Who Is In Charge of Utah Schools? A Look at Education Governance in Utah

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In 2014, the nomination process for the Utah State Board of Education was challenged and ruled unconstitutional. The ruling demanded that Utah come up with a better solution. During the 2015 General Session, several suggestions were proposed but none were passed. Additional suggestions have also been proposed during the 2016 General Session.

Spurred by the need for changes in the selection process of the State Board, Utah Foundation wanted to explore how education governance works. Additionally, Utah Foundation conducted a survey of local and state level education officials, asking questions about who currently is responsible for various responsibilities, and who should be.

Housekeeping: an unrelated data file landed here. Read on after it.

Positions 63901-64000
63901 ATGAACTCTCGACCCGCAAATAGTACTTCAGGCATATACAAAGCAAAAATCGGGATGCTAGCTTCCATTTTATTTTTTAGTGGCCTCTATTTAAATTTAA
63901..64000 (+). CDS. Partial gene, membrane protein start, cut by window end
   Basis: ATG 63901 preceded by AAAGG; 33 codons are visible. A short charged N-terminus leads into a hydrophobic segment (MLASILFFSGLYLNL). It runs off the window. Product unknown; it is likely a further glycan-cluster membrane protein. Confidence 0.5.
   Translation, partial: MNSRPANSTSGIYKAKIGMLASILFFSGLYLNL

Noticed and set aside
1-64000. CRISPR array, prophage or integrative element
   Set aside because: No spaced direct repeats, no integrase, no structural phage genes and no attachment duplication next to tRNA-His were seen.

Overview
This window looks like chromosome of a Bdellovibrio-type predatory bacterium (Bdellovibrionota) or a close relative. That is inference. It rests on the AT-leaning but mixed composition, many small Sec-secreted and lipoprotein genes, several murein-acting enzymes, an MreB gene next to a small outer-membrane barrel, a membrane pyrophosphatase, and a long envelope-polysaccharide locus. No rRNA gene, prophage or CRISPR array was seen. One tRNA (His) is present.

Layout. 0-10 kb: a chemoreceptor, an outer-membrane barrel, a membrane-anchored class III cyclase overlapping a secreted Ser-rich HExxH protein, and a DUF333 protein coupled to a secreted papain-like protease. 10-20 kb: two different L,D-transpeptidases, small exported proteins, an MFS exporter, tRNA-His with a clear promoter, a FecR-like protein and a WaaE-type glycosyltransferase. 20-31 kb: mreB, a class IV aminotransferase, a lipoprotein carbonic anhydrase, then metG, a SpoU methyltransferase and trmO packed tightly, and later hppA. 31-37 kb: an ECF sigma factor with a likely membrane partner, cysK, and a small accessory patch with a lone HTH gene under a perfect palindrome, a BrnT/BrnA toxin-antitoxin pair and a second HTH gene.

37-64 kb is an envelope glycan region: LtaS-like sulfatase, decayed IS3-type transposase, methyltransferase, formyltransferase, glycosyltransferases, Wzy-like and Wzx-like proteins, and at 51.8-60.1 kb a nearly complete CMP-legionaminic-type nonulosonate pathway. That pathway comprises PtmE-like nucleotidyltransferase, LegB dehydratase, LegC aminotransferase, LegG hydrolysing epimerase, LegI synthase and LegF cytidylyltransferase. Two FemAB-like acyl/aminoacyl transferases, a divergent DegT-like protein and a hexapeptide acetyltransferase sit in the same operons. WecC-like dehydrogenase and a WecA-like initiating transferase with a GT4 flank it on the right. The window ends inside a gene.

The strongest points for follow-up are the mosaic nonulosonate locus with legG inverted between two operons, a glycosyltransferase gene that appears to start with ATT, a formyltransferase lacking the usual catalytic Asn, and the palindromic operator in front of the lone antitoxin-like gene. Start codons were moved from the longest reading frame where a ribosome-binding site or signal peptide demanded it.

This report examines education governance through two lenses. One, through the lens of potential approaches to solving the State Board selection process, and the other through the interconnected network of state and local players. The report concludes with a question: should the responsibilities in Utah’s public education system stay as they are, or is now an opportune time to examine how those responsibilities are distributed?

 

KEY FINDINGS:

  • A Utah Foundation survey of education officials at the state and local levels indicated a desire for more local control regarding revenue generation, resource allocation, training and professional development, testing and assessment, and standards (see pages 5-7).
  • In the 2015 General Session, Utah passed the second highest number of bills in the nation relating to education (see page 4).
  • While elected boards might provide more accountability and responsiveness to voters, appointed boards might provide stability and are better suited to technical and financial decisions (see pages 11)
  • Utah’s state board election process is unique to seven states. Thirty-six states have appointed state boards, while four others have a mix of appointed and elected state board members (see page 10).

 

ForWeb

 

See Appendix here.

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